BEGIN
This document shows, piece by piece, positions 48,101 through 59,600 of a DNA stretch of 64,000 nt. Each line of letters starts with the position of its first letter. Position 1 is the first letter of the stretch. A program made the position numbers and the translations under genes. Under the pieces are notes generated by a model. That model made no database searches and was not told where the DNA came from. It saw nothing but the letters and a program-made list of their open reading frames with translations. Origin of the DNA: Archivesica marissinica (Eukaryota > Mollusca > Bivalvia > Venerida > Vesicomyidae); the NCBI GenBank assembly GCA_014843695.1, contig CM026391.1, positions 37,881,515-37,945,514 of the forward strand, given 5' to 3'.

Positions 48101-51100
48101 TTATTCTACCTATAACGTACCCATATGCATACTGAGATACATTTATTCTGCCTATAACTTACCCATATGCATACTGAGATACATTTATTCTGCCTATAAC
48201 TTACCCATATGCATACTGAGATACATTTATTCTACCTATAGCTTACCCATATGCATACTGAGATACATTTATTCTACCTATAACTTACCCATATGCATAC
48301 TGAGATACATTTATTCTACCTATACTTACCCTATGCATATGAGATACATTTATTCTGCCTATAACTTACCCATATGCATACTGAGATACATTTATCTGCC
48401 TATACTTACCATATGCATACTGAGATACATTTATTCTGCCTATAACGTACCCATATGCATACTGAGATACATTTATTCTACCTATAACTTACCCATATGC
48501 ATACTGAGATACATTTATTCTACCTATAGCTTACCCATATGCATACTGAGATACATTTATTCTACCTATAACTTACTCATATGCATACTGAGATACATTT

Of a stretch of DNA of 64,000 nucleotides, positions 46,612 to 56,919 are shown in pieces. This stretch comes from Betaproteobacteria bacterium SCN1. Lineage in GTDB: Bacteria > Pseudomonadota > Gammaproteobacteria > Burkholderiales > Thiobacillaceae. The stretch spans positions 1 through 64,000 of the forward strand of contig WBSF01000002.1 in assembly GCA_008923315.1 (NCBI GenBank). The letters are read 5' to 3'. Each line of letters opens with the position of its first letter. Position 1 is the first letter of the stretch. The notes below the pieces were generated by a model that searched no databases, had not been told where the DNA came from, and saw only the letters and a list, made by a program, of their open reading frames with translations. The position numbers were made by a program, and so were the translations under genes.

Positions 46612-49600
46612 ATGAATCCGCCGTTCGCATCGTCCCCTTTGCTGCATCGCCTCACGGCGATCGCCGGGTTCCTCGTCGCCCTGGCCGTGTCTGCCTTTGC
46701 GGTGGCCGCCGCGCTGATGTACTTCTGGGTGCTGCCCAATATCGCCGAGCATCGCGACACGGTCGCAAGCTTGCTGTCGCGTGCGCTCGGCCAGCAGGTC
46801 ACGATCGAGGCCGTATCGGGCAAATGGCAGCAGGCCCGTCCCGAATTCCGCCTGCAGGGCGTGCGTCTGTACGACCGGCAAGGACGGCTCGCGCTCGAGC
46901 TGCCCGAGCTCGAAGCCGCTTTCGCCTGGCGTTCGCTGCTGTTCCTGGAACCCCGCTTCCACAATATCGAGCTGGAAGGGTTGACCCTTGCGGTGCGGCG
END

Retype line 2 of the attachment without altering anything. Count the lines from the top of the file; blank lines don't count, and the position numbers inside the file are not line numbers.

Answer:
Positions 48101-51100